Establishment of Irish Water – including Costs

Irish Water

Our water supplies are one of the most important national resources we have, important for jobs and for families.
While Ireland has,severe underinvestment, abundance of water, the cost of providing treated drinking water and the collection and treatment of our wastewater is expensive. It costs about €1.2 billion per year to run the current system, with most of this funding coming from State sources.

Even at this cost to the taxpayer the water network has suffered from severe underinvestment by previous Governments who wanted an easy political life over providing for the future needs of Irish households and businesses , one could be forgiven for being cynical  that many of those now shouting the loudest were most responsible for the debacle our citizens now find themselves trying to survive. As a result of that gross neglect for many years we are now playing catch up at a severe cost.
IndeedThe most recent example was in Dublin last October and November where households and businesses suffered water restrictions because of a capacity issue at one treatment plant. We can no longer tolerate a fragmented water network operated by 34 different local authorities.
The creation of a national water utility company has many benefits. Most importantly, this new approach will facilitate the doubling of capital investment into the system, resulting in better quality water services and more jobs.
Not only do enhanced water services benefit individual householders, but they attract industries with high water usage.
With global demand for water due to rise by 40% in just 20 years, Ireland will be well positioned to attract foreign and indigenous investment, creating real potential for new jobs.
We are the last country in the EU and the OECD to charge domestic consumers for water.

Consultants’ Fees
The establishment of Irish Water as a new utility company is a huge undertaking. The new utility company will be responsible for the country’s water treatment plants, the national water pipe network, the installation of water meters nationwide, a billing system that accurately charges households and a complex IT system to manage all the above.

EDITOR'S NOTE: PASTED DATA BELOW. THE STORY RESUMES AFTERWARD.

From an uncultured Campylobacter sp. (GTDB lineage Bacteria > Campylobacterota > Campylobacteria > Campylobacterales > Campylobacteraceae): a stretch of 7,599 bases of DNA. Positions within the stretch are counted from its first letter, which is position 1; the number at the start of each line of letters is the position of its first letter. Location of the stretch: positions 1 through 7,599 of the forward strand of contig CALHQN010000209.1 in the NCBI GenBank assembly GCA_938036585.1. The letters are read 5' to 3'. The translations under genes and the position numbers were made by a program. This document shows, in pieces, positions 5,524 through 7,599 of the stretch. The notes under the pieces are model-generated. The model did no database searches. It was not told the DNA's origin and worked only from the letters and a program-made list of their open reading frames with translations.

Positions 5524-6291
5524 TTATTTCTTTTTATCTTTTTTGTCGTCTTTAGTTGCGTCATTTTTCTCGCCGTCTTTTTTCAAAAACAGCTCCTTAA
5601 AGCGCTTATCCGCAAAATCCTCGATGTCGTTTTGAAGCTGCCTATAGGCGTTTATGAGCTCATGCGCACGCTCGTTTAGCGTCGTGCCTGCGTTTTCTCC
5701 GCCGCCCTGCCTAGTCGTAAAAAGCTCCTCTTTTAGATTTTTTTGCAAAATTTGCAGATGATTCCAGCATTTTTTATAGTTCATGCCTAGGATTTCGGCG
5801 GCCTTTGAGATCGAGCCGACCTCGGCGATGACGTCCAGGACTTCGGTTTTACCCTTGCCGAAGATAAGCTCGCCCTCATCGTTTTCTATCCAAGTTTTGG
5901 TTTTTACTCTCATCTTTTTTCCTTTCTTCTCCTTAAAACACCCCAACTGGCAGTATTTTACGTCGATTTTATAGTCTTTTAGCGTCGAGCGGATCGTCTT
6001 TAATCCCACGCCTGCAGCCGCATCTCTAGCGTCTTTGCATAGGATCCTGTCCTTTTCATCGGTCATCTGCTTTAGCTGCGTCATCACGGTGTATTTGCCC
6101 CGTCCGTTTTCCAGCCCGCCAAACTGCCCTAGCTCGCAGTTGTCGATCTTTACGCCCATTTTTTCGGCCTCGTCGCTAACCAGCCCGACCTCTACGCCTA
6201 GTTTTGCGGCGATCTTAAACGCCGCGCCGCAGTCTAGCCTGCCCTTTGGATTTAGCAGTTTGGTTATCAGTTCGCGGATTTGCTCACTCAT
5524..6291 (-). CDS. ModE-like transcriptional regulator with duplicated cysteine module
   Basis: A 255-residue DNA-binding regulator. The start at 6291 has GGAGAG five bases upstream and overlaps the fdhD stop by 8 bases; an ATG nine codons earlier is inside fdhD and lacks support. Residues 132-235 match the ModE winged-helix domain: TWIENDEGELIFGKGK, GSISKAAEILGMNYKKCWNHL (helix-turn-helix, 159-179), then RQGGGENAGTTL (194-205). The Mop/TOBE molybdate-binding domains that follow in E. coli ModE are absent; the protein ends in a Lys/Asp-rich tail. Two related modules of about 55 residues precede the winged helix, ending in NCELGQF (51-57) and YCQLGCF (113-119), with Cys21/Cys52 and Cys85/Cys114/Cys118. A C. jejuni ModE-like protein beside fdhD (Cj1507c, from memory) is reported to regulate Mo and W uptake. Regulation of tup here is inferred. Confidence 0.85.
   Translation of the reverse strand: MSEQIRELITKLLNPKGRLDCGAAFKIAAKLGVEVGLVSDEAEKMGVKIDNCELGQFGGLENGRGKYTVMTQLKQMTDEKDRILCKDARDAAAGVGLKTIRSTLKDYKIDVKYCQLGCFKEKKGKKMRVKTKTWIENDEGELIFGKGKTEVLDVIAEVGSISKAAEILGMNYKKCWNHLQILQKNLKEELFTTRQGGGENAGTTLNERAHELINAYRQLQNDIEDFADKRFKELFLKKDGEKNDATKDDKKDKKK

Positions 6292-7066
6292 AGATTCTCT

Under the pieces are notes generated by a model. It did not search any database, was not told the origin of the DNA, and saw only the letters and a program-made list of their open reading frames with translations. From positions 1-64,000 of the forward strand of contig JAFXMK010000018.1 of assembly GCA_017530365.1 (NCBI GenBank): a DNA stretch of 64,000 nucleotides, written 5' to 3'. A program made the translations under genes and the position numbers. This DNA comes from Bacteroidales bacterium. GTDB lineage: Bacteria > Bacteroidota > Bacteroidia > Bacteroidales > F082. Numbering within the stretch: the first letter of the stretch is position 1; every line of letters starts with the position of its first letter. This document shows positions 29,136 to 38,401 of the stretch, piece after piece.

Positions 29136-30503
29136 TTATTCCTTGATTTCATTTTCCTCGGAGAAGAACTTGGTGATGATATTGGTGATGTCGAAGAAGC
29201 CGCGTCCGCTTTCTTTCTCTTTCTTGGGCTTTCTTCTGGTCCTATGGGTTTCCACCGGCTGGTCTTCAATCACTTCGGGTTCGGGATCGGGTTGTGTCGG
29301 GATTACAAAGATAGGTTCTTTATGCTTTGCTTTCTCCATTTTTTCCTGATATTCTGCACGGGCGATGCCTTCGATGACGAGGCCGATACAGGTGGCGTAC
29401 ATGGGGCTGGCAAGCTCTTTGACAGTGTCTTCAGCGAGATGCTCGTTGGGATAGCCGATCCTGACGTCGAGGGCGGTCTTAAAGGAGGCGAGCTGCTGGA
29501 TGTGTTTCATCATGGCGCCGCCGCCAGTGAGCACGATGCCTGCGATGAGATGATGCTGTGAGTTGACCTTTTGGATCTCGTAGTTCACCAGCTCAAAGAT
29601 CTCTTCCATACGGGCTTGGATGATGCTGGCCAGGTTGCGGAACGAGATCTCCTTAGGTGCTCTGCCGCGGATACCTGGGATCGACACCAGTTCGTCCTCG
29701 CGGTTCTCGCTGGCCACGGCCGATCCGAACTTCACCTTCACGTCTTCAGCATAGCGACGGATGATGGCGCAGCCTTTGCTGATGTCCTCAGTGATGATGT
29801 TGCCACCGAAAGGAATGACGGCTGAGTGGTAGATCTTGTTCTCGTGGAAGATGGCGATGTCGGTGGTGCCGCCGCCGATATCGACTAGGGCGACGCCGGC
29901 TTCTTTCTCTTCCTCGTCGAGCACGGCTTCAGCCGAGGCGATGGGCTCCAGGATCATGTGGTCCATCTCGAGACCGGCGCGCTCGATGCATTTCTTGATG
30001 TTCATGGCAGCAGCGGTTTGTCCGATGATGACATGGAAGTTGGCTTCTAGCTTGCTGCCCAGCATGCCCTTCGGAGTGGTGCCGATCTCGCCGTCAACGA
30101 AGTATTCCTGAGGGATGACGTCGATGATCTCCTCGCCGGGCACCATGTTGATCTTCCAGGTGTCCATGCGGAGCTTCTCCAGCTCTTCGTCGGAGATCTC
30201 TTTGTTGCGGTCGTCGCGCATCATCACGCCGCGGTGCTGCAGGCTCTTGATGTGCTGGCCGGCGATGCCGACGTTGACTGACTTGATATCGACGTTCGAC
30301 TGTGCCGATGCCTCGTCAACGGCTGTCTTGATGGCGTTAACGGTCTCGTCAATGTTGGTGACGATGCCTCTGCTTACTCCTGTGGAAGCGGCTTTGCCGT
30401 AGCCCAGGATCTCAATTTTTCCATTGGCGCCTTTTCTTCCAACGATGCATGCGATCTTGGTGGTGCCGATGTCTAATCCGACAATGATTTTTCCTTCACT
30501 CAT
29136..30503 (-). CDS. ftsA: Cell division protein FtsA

The Government decided to establish Irish Water within the Bord Gais Group in order to minimise establishment costs as much as possible. If the Government had followed some initial suggestions to establish the company from scratch it would have involved a lot more cost – in the region of an extra €80 million on top of what has already been spent.
Bord Gais put in place a plan to establish Irish Water, to prepare for the transfer of assets and functions from local authorities from 1 January 2014, provide for customer service and billing and implement the domestic water metering programme.
To the greatest degree possible, systems are being developed from existing Bord Gais systems and this is providing for lesser cost of establishment than would otherwise arise. No one wants to spend more than is absolutely necessary in the setting up of such a vital entity. Every penny rightly must be scrutinised and accounted for. Businesses, households and  this country deserves a high quality resource. It is vital for health and the economy.
·         The Minister for Environment has sought advice from the Commission for Energy Regulation on the reasonableness of the establishment costs of Irish Water and whether these costs offer value/long term benefit to the water customer. The initial /preliminary view of the regulator is that the majority of the establishment costs can be considered reasonable.  An in-depth review of costs by the CER, will be undertaken during the course of 2014 in advance of the setting of water charges.

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